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MAYR: Medea in Corinto

spacer Michael, Tsallagova; Vargas, Shrader, Miles; Chorus and Orchestra of Bayerische Staatsoper, Bolton. Production: Neuenfels. Arthaus Musik 101 578 (2 DVDs) or 108 030 (Blu-ray), 151 mins. (opera), 48 mins. (bonus), subtitled

MedeaDVD

Giovanni Simone Mayr (1763–1845) has gone into opera history principally as a teacher of Gaetano Donizetti. But the Bavarian-born composer, who relocated to Italy in his early twenties, helped introduce Beethoven's work there and penned nearly seventy operas, several of them genuinely successful in his lifetime. Mayr's most significant legacy is Medea in Corinto, which had its premiere at the San Carlo in Naples in 1813.

Medea in Corinto has a libretto based on Euripides and Corneille by the then twenty-five-year-old Felice Romani, who went on to collaborate with Rossini, Bellini, Donizetti, Verdi and Meyerbeer. To the familiar rejection/revenge plot this enactment adds a second triangle: Creonte's daughter, here called Creusa, has for Giasone's sake broken her own engagement to the Athenian prince Egeo. The rivals are both tenors, anticipating the vocal pattern of Rossini's Ermione, which had its premiere in Naples six years later with some of the same singers. Medea in Corinto's creators included Isabella Colbran in the title role, Andrea Nozzari as her straying husband and Manuel García, senior, as Egeo.

The opera is not unknown to recording collectors. Newell Jenkins's 1969 outing on Vanguard Classics features an incredibly dramatic (up to high E-flat) performance by Marisa Galvany in the title role. There's a late-career Leyla Gencer scream-through from the San Carlo in 1977; Opera Rara (1993) offers the tamer Jane Eaglen, plus Yvonne Kenny and Bruce Ford. Recently, Oehms Classics released an exciting set from St. Gallen involving Elzbieta Szmytka and Lawrence Brownlee, a production that sparked interest in more revivals. The music is formally "classical" — not as inventive as Cherubini's Médée but nimbly scored and well worth hearing.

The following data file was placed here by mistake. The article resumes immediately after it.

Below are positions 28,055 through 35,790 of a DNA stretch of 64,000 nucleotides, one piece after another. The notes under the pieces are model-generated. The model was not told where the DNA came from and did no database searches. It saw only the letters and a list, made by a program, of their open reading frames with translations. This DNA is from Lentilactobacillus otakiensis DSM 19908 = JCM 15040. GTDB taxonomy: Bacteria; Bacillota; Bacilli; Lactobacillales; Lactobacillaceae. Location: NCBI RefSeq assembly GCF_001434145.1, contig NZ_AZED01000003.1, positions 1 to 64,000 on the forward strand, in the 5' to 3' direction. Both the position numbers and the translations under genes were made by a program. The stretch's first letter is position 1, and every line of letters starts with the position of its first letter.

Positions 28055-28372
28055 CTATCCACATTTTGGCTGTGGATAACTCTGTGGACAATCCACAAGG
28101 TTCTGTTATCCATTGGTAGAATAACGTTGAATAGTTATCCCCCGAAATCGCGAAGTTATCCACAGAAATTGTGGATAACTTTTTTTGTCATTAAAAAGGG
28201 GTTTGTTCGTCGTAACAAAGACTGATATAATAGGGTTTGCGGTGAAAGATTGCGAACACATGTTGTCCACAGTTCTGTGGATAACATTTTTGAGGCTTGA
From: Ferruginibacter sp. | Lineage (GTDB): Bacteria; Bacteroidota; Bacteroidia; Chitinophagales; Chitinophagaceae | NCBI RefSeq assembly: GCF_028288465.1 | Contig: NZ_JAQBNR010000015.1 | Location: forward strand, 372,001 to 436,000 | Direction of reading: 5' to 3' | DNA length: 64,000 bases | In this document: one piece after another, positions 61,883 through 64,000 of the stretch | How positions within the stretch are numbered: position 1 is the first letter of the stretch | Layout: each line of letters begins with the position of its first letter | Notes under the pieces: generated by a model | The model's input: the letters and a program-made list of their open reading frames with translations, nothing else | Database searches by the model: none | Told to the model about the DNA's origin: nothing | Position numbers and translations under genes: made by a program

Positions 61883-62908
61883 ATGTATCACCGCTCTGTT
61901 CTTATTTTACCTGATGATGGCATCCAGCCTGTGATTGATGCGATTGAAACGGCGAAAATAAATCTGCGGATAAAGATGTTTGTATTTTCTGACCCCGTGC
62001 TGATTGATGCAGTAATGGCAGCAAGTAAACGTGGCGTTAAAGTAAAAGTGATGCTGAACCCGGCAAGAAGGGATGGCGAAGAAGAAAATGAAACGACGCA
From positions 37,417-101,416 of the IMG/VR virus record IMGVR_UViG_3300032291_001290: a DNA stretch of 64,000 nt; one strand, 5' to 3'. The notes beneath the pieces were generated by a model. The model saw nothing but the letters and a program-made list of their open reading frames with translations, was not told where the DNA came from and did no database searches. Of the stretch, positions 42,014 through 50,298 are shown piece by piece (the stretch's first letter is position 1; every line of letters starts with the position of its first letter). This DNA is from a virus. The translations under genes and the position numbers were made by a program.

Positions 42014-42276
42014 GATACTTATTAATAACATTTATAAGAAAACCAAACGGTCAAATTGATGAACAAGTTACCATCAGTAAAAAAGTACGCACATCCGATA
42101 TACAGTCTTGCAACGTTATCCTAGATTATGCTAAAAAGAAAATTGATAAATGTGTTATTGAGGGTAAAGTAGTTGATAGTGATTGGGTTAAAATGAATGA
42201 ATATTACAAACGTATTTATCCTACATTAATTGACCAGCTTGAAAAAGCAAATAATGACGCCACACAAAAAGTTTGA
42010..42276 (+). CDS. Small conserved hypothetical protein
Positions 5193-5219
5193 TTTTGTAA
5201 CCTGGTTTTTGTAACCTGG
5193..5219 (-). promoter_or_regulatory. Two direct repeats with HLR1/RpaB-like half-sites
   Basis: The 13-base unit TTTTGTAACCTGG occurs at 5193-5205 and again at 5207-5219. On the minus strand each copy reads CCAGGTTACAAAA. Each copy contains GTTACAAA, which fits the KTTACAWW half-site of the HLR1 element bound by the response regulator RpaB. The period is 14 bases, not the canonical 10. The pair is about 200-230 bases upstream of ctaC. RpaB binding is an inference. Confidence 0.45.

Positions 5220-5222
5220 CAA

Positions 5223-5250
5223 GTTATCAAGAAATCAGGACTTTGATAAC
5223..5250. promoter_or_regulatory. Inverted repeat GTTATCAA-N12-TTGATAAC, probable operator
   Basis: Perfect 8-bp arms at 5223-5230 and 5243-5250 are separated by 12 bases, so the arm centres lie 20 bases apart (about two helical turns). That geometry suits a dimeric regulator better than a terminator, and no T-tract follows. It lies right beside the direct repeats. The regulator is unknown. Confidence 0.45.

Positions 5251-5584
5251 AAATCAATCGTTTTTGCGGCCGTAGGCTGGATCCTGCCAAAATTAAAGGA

Bayerische Staatsoper welcomed back its native son's masterpiece with a typically powerful but violent-to-the-point-of-perversity staging by Hans Neuenfels. It begins with a horrifying scream, the first of many. Expect constant unscripted murders and other police-state trappings, too. One appreciates the need for revisionist views of repertory standards, but why do Central European theaters so often treat less known texts to the kind of long-since-clichéd ironic obfuscation (extending to annoying Brechtian titles) that Neuenfels deploys here? The semi-nude adolescent Cupid achieves homoerotic kitsch status.

It doesn't take long for Nadja Michael (Medea) to strip down to a black slip. She moves and acts with astonishing commitment and force. Even within her core repertory (which Romantic, proto-bel canto is assuredly not), Michael's career is hardly based on vocalism; to savor Mayr's writing, listeners should seek out Galvany or Szmytka. Ramón Vargas makes a committed, musical Giasone, but the scope and range — Nozzari was a "baritenor" — sometimes tax him. Elena Tsallagova offers a lovely Creusa. Alek Shrader embodies a handsome young Egeo — his bribes paid, inevitably, in U.S. dollars — singing with style and tonal beauty. Capable bass Alastair Miles — also Creonte for Opera Rara — gets to play him as an unhinged loon here. 

Ivor Bolton conducts fluently, obtaining excellent playing from the Bayerische Staatsoper forces. A worthwhile "making of" feature includes interviews with the principals (except Shrader), Bolton, Neuenfels and backstage personnel — even the Souffleuse! The show's prima donna refers to herself in the third person as "die Michael." Perhaps the imperiousness comes with Medea's "scorched earth" attitude. spacer 

DAVID SHENGOLD

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Current Issue: September 2014 — VOL. 79, NO. 3